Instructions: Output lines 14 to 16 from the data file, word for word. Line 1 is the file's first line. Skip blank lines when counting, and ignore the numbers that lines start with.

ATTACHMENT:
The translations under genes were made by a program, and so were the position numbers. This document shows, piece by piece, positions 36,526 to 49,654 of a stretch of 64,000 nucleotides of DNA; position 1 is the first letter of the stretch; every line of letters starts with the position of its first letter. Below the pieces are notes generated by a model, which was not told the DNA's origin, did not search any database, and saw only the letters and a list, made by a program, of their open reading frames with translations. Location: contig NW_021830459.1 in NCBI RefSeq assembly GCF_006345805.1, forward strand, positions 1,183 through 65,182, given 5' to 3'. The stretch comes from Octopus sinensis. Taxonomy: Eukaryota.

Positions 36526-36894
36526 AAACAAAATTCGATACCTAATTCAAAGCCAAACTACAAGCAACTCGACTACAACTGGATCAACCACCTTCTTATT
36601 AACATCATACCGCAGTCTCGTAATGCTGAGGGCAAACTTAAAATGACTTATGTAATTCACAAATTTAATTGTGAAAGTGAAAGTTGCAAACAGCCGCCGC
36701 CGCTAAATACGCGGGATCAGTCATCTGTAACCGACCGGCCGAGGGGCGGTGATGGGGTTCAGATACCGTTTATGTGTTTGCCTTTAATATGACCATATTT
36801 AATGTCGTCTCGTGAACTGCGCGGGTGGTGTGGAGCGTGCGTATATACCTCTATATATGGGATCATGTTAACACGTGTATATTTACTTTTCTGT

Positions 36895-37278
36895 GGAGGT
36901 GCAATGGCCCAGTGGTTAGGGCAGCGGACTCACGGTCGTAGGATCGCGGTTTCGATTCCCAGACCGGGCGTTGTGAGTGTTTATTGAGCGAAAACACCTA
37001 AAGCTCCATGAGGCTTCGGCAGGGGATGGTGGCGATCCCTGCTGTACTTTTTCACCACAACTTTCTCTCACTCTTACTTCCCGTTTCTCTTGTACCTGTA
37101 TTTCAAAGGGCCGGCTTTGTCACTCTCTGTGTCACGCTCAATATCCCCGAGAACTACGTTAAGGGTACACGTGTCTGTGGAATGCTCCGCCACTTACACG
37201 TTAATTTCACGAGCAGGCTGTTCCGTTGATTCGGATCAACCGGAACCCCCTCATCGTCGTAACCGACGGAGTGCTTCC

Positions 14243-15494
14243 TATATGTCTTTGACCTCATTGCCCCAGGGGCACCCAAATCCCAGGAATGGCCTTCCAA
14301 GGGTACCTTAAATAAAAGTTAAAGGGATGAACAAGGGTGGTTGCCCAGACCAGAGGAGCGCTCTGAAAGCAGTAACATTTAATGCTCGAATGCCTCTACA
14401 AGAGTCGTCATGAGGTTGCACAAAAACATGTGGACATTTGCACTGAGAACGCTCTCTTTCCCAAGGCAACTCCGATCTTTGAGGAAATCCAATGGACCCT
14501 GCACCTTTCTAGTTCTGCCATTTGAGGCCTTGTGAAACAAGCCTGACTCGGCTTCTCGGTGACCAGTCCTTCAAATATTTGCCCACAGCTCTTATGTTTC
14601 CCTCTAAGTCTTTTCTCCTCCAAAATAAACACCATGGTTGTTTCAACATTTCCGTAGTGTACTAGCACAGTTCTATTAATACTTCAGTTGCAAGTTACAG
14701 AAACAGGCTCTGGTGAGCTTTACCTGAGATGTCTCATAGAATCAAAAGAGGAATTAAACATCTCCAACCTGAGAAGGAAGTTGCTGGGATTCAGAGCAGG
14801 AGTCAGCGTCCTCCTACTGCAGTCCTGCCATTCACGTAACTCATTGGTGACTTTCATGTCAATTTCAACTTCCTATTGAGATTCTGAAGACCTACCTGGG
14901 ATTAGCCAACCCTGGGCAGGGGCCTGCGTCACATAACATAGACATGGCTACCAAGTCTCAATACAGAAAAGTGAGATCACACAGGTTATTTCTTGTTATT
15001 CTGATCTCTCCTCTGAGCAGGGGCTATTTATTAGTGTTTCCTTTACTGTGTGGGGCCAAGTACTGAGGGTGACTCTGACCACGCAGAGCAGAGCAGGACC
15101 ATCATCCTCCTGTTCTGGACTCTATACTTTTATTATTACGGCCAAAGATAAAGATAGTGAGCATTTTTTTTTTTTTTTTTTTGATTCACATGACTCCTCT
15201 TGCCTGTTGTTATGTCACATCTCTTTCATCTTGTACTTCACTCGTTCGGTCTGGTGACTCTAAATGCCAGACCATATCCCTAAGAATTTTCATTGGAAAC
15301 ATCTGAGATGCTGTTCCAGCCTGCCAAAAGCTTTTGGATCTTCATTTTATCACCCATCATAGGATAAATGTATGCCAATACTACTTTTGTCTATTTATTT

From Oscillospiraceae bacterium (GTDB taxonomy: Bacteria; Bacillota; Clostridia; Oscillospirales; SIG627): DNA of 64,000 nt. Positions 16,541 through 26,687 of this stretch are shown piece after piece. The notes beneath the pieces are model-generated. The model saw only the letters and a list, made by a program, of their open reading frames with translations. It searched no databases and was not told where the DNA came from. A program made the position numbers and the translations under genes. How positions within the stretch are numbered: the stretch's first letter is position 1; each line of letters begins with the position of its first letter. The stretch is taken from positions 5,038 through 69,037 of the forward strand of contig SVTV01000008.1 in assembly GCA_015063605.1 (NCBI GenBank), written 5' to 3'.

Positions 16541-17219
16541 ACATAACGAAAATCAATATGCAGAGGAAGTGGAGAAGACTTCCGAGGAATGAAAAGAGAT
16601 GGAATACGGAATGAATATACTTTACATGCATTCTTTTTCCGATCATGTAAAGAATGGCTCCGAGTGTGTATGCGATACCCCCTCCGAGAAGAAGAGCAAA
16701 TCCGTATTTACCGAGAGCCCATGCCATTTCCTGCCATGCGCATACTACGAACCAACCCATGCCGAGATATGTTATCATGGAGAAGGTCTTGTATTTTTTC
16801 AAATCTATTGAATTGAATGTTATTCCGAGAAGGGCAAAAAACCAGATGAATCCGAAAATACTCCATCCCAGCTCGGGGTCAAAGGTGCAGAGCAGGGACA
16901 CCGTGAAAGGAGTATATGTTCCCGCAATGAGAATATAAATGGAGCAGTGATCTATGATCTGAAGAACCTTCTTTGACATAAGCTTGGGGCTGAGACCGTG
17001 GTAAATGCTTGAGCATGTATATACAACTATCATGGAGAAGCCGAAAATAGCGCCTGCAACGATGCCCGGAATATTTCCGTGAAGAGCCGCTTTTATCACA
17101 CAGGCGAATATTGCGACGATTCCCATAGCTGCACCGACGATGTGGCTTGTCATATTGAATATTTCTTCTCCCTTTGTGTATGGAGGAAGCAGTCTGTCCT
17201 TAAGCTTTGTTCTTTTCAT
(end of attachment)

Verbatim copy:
14243 TATATGTCTTTGACCTCATTGCCCCAGGGGCACCCAAATCCCAGGAATGGCCTTCCAA
14301 GGGTACCTTAAATAAAAGTTAAAGGGATGAACAAGGGTGGTTGCCCAGACCAGAGGAGCGCTCTGAAAGCAGTAACATTTAATGCTCGAATGCCTCTACA
14401 AGAGTCGTCATGAGGTTGCACAAAAACATGTGGACATTTGCACTGAGAACGCTCTCTTTCCCAAGGCAACTCCGATCTTTGAGGAAATCCAATGGACCCT